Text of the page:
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Tuesday, April 16, 2013

MUGA #23: Seoul to Shanghai

Well, so far, so good, no nuclear missile intrusion into Seoul.  The only blowup was an American helicopter crashing near the Korea border (left) yesterday.  Those bombings in Boston only left me wondering.  Why two hours after the potential for maximum impact, and both within 12 seconds?  Why a marathon race? What an unexpected first terrorist-like attack after the 1993 Al Queda urea-nitrate bomb which killed six, the domestic caused 1995 Oklahoma City ammonium nitrate - nitromethane explosion and resultant massacre of 168, and the 9/11 Al Queda attack resulting in just about 3,000 deaths.  The amazing thing about this latest is how lucky the U.S. has been in avoiding these bombings for the past dozen years.  

If anyone can purchase fertilizer, pressure-cookers and backpacks, there is no rationale way to avoid these bombers.  Whether it be a crazed individual with some kind of gripe, or a programmed terrorist, this will only get worse.  One thing I feel certain about, can't be North Korea, notwithstanding this country serving as the latest film villain (Olympus has Fallen and Red Dawn).  Rick Yune, incidentally, pictured to the right, is an American of Korean descent who was born in DC, graduated from Wharton School of Business, became a hedge fund trader...but decided to try acting.

I might close Seoul by indicating that the cherry blossoms are here and there nearing peak.  There are also the yellow forsythia and violet azaleas.  This is a very colorful time here:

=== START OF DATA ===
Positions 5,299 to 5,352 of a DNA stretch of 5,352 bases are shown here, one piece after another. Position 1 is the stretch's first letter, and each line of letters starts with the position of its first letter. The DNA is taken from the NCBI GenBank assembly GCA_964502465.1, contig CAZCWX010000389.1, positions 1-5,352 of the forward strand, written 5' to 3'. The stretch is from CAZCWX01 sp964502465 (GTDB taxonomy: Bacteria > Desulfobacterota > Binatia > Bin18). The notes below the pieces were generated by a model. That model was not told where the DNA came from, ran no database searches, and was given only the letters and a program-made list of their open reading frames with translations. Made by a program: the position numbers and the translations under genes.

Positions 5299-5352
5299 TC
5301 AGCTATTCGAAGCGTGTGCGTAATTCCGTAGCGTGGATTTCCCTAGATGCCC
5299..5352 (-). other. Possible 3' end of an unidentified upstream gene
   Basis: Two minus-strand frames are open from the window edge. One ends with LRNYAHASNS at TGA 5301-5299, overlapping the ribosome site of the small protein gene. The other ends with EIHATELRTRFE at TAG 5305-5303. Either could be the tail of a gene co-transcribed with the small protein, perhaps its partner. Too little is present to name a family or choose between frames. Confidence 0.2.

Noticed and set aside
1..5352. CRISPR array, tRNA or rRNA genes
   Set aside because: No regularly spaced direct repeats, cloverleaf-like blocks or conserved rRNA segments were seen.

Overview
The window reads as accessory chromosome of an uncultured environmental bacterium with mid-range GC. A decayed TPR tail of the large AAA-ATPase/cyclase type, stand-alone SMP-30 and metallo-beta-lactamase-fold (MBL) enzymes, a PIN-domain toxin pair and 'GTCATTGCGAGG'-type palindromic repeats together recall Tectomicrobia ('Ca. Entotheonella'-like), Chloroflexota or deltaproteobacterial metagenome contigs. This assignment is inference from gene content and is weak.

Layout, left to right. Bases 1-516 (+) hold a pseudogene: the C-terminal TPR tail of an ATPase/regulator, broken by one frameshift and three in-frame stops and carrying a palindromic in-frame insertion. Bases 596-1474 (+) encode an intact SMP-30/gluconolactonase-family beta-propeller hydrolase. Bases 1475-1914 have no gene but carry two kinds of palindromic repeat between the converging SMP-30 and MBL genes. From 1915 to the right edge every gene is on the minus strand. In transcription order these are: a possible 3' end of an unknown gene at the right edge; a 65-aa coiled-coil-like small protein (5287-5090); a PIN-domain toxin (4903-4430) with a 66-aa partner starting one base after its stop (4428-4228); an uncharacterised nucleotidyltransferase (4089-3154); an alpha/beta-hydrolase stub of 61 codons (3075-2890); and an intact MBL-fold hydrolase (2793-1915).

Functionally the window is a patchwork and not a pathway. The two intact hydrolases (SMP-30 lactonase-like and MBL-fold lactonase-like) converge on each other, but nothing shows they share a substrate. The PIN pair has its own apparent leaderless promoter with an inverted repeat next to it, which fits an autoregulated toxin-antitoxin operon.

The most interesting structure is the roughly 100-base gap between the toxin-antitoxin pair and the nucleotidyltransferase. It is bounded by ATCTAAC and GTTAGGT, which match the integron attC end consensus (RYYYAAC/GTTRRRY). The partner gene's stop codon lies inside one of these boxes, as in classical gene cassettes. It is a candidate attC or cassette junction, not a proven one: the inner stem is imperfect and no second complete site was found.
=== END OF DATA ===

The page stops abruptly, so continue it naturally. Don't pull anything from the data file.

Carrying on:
I'm now at Incheon Airport and awaiting my flight to Shanghai.  Appropriately enough, the  top headline this morning of the International Herald Tribune (the global edition of the New York Times):  China paper suggests U.S. is making Asia 'tenser."  On page four:  North Korea demands an apology for South rally.  While we can harrumph and scoff all we want, why is America sending our Marines to Australia? Clearly, this is hedge against China. This kind of provocation only makes the Chinese spend more money for their defense, which catalyzes the need for additional military-industrial complex funding in the USA.  Republicans will make sure this happens.

About that second headline, where 250 Seoul protesters burned effigies of Kim Il-sun and Kim Jong-il (the North Korean founder and his son, father of the current Young Leader) yesterday, and the Supreme Command of the Korean People's Army angrily responding by calling this a "monstrous criminal act."  As I suggested to Kim Jong-un, they really should tone down their loopy exaggerations.  They must have a team of gag writers dreaming up these outrageous pronouncements.

On the way to Incheon Airport, I noticed that cherry blossoms were beginning to reach a peak:
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On the Asiana flight to Shanghai, I realized that in all my days in Korea, I failed to consume even one meal from that country. So, I ordered their Korean special:
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Basically, you make a sandwich, where the leafy vegetable (there were five kinds) serves as the bread. That's pork on the right and assorted condiments above. I'm also having a Cabernet Sauvignon and a Korean beer. I almost ate the whole thing.
If you are not in China, you can go to my regular blog site, and note that I spoke glowingly of the sterwardesses of Asiana. Here is the one serving me:
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I'm now having a Bailey's Cream with coffee and lemon.
The trip from Pudong Airport in Shanghai into town cost $30 on a taxi. My room at the Westin on the Bund, looking in one direction, has a view of that icononic symbol, the Oriental Pearl Tower to the extreme right:
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On the other hand, in another direction:
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I should mention that the Executive Club of this Westin is about the best I've experienced. There is a wide assortment of dishes and drinks, with excellent service and a terrific setting.
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